Friday, October 1, 2010

A quick thought on Barnett's "Commandeering the People"

As I indicated in my earlier post, Randy Barnett's upcoming Hayek lecture at NYU (the text of which you can find here) is a terrific presentation of the constitutional arguments against the individual mandate. I have now read through it twice, and I think it does an exceptional job of presenting the best case possible, under existing law, as to why ACA 1501(b) might be found unconstitutional.

One of the most interesting aspects of Barnett's arguments is captured in its title, Commandeering the People. To oversimplify a bit, Barnett argues that the anti-commandeering principle articulated by the Supreme Court in New York and Printz can be carried over to apply to "economic mandates" imposed on private individuals. After all, the Tenth Amendment recognizes the People as a sovereign just as much as it recognizes the states. Thus, just as the mandates directed at the states in New York and Printz were an "improper" means of implementing the commerce power (for purposes of the Necessary and Proper Clause), so, too, is the minimum coverage requirement imposed by 1501.

This is an interesting and quite creative argument, and (to my knowledge) a highly original contribution by Barnett. It also, as he notes, taps into the what many Americans find objectionable about 1501 -- that it simply commands certain Americans to engage in commercial transactions with private third parties. Still, I think there are some significant problems with the analogy that ultimately render it inapposite.

Most important, the anti-commandeering principle does not apply to all coercive mandates imposed by Congress on the states. Indeed, the vast majority of such mandates are perfectly constitutional--those imposed by such laws as the Fair Labor Standards Act, the Americans with Disabilities Act, the Age Discrimination in Employment Act, Title VII of the Civil Rights Act, a raft of environmental laws, and many, many more. All of these laws require states to do certain things. They are mandates. And yet, they are not "commandeerings" that violate the structural principles of federalism.

Why are all these mandates constitutional? Because they regulate the states essentially in their proprietary capacities: their functions as employers, polluters, or the like. In other words, these laws do not regulate the the states' functions as regulators or governors of their own citizens--in their sovereign capacities. This is what the laws in New York (a law commanding the states to enact and enforce legislation) and Printz (a law commanding state law enforcement officers to enforce a federal statute) did.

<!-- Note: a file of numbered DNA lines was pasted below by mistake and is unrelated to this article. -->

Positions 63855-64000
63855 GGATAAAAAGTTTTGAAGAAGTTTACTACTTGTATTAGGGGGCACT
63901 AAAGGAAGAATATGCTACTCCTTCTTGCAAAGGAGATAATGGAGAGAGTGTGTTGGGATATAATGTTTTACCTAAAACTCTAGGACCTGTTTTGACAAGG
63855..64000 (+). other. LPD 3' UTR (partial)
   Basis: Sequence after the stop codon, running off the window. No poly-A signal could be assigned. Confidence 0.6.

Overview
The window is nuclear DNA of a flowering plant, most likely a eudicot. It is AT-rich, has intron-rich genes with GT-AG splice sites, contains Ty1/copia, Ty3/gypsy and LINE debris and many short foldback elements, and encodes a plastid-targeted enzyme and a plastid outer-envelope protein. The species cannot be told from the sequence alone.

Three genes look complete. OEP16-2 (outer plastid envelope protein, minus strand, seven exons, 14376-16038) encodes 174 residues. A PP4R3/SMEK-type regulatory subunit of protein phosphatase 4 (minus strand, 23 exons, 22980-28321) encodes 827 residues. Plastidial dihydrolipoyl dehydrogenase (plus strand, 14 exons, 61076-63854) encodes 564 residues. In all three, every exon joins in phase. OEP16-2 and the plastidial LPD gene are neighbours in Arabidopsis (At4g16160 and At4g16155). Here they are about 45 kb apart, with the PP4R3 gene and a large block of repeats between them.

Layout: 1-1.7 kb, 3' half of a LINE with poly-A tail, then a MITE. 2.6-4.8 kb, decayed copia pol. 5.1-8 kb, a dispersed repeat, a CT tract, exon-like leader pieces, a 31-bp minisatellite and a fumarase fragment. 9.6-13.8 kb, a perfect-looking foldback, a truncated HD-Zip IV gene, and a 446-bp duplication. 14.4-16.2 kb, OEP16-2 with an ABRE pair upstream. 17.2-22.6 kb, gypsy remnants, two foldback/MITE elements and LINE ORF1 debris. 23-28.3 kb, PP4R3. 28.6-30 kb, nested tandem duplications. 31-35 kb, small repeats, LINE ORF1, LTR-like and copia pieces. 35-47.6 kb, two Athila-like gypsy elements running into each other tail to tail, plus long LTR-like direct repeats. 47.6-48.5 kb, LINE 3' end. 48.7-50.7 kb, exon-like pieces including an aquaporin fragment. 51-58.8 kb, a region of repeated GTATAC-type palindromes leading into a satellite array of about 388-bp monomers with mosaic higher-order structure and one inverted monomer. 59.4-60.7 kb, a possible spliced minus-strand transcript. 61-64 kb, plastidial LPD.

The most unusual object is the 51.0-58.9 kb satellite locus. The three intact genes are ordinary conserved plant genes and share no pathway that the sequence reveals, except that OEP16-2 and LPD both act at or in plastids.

Thus, the anti-commandeering principle to which Barnett seeks to analogize ACA 1501 specifically concerns mandates imposed on the sovereign powers of the states, their powers to govern or regulate. It is not a principle about commands or mandates more generally. And, by definition, it is not really analogous to mandates imposed on private individuals, because private individuals lack any authority to govern or regulate (even if we might describe the People, more abstractly, as the ultimate sovereign).

In fine, nothing in New York or Printz indicates that coercive mandates to engage in certain forms of activity are "improper" legislative means under the Necessary and Proper Clause. Particular mandates might be, but not mandates per se.

Barnett might distinguish statutes like the FLSA and Title VII on the ground that they do not really mandate that states engage in any activity. Rather, those statutes merely regulate the terms of employment once a state has made the choice to hire a certain number of employees. But what state could really not hire employees? Realistically, there is no choice. Barnett might also argue that statutes like the FLSA and Title VII, unlike ACA 1501, regulate how an activity is engaged in, rather than mandating that the activity be performed in the first place. For example, Title VII dictates how one is to treat employees (by not discriminating against them on certain bases), but it does not require states to hire employees in the first place. I may be missing something, but this distinction seems entirely semantic. Suppose a state would like to pay its janitors $6.00 per hour. The FLSA dictates that it must pay $7.25. We can say that this regulation only concerns how the states are to engage in employment. But we can just as easily say that the FLSA mandates that the state pay its janitors an additional $1.25 per hour -- that it forces the state into activity it would otherwise avoid.

All of this said, I think it is still quite plausible to argue (as Barnett does) that the ACA's minimum coverage provision is not a "proper" use of the commerce power under the Necessary and Proper Clause. This is his larger point, and the analogy to the anti-commandeering decisions is only in service of that argument.

My only point here is that I do not think the analogy to New York and Printz advances his argument, other than to show, more generally, that some legislative means can be improper even when they might be considered "appropriate" or "conducive."